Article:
I was on the road with Marshall and she pulled over into a McMansion driveway, took off her clothes and jumped in the pool. She said she could tell nobody was home somehow.
I don’t want to mess with the image too much, but can you give us more detail on the “Discount Cigarettes, Liquor and Wine” sign that dominates your East Nashville skyline? Color, vintage, whatever?
There’s more than one. A handful really. Lots of liquor stores. Mine is Main Street Liquor. They play country radio and cash people’s paychecks, which I think makes the parking lot interesting.
It must have been incredible having legendary pedal steel player Lloyd Green play on “East Nashville Skyline.” Can you talk about that experience? And I bet he has some stories.
My favorite story he tells is of making the Charley Pride live album. He played on my album cuz he was a friend of Peter Cooper’s. Now he’s a friend of mine. He came and picked at our Fourth of July party. The song “East Nashville Skylin”” was cut totally live, tipsy and late at night, and I remember our producer/engineer/leader Eric getting in trouble with his girlfriend that night. Big trouble. It was about 20 minutes after we cut this that chaos erupted, and we all fled.
On Peace, Love and Anarchy, “East Nashville Skyline” is followed by “From a Rooftop,” and the songs obviously belong back to back. I think of the former as a movie and the latter as a documentary. Can you talk about the relationship between those two songs?
I didn’t do that [“From a Rooftop”] ’til a year later when my buddy Eric Brace of the band Last Train Home set out to do an East Nashville compilation album, which is where this poem first appeared. I just made a bunch of notes about our neighborhood and picked shit at random as I finger-picked the chords to the song “East Nashville Skyline.” The riff is actually lifted. Not the music riff, but the old finger-pick-and-read-a-poem riff. I got it from Jerry Jeff Walker’s A Man Must Carry On album where Hondo Croch reads a poem about Luckenbach that I think is way better than the one I did about East Nashville.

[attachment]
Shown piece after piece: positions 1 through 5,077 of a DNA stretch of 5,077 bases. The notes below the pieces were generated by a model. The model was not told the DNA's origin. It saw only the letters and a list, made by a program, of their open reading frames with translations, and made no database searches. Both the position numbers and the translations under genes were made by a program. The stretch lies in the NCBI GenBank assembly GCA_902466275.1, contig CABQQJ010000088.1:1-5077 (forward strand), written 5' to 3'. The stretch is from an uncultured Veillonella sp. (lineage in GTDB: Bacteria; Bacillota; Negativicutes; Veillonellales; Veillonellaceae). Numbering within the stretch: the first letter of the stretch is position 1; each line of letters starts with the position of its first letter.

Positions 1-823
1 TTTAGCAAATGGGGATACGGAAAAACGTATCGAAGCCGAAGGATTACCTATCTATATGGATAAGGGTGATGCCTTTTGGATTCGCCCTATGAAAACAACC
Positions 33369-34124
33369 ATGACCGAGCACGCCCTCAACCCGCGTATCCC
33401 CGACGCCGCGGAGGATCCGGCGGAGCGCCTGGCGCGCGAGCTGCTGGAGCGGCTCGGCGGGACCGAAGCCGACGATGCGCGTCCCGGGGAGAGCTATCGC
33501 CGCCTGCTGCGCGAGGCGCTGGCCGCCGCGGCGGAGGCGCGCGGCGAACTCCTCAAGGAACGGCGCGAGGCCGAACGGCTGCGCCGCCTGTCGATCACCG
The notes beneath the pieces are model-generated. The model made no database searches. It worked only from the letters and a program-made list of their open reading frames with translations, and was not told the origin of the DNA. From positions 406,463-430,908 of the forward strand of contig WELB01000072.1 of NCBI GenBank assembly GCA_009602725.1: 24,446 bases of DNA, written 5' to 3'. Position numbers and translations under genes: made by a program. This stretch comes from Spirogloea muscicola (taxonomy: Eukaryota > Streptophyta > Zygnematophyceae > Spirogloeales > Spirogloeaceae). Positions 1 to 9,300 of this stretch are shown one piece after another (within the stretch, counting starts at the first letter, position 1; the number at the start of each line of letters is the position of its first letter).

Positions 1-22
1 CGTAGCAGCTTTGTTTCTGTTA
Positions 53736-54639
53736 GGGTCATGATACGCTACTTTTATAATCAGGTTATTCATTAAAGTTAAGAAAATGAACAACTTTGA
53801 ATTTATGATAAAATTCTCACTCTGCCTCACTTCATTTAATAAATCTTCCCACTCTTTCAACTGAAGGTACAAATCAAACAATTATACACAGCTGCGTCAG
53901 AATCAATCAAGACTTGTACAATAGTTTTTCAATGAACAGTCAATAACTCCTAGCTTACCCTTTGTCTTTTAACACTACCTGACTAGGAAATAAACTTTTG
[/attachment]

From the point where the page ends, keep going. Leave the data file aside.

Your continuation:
Speaking of rooftops, can you tell us about your famous rooftop bar?
It’s pretty simple. Seats four and then has a four-top tabl,e too. We didn’t open at all last summer for security reasons that have since been ironed out. Next summer will be big. There’s a code and light signals we use now. There will be no more crazies, no more police. The leak has been fixed.
You give “East Nashville Skyline” one of your loveliest melodies to date. You truly love that place, don’t you?
It’s just business. Synergy. I have a record coming out and bars where I hang out, so I just mention these bars here and there on the records, and it adds up to about 50 bucks in free drinks a year. I’m like the P Diddy of the folk-rock-country funk-gospel-blues-comedy circuit. And by that I mean I’m about the papers. You know, I met Lil Wayne in a bar one night. He calls me Rolling Papers. That’s cuz i was the only white guy at the party.
Todd Snider plays The Pour House Sunday, Nov. 18. Tickets are $15, and the show starts at 8 p.m.